With Alphabet City (1984), Amos Poe draws a line in the sand between the lo-fi, punk aesthetic of his first four features—Unmade Beds (1976), The Blank Generation (1976), The Foreigner (1978) and Subway Riders (1981)—and the neon-bathed vistas of mid-’80s Manhattan, in which this pulpy urban fantasy is set. Sharing more in common with that year’s Streets of Fire than anything to come out of the New Wave scene of NYC in the ’70s and ’80s, Alphabet City is nonetheless as prescient in its prediction of genre trends—just compare the visual and aural motifs to Nicolas Winding Refn’s Drive (2011)—as it is reverent of the city and cinema from which it’s born.
Though the 1980s was rife with films taking place, and shot on location, in dirty old NYC, few filmmakers managed to showcase how ethereal the city can feel at night. Abel Ferrara, Poe’s most obvious peer, captured this well in films like Fear City (1984) and China Girl (1987), but his work skews more observational than fantastical. Alphabet City is the rare film that is simultaneously a pertinent document of a time and place as well as an exaggeration of the more eccentric and garish elements of the city’s aesthetic. The same could be said for Paul Morrissey’s Mixed Blood, released the same year and also set in Alphabet City.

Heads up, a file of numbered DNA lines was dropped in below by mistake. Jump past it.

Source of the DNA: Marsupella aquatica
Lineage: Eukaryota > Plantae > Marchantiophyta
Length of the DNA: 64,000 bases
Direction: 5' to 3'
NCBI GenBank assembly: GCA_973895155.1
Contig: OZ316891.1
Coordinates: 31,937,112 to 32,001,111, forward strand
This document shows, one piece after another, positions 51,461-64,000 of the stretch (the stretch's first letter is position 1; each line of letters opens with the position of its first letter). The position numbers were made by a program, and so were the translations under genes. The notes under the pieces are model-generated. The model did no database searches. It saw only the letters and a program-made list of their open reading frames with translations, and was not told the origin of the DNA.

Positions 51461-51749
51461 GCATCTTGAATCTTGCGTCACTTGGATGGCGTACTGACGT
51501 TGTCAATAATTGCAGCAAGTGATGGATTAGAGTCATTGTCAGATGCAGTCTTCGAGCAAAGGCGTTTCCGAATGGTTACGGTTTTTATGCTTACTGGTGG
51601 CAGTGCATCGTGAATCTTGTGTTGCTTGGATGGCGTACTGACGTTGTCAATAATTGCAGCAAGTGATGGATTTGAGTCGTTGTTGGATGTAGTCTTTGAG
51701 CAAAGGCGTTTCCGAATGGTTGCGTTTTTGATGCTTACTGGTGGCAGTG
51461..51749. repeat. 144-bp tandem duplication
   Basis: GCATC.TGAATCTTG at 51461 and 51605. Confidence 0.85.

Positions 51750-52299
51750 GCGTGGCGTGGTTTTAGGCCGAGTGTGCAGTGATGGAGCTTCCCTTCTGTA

Alphabet City’s lack of concern for narrative works in its favor. Sure, Johnny (Vincent Spano) refuses mob orders, resulting in a constant pursuit, but Poe’s film is about as concerned with that as it is with the mechanics of Johnny’s Trans Am. Rather, Alphabet City is best approached as a synth-scored essay film on ’80s NYC nightlife, as ragged as its subjects yet just as sincere in its ambitions—and its affinity for leather and neon.
Alphabet City screens on 35mm at 9:30pm tonight at Nitehawk Cinema Williamsburg followed by a Q&A with director Amos Poe moderated by The Deuce. The screening celebrates the release of a new Blu-ray by Fun City Editions.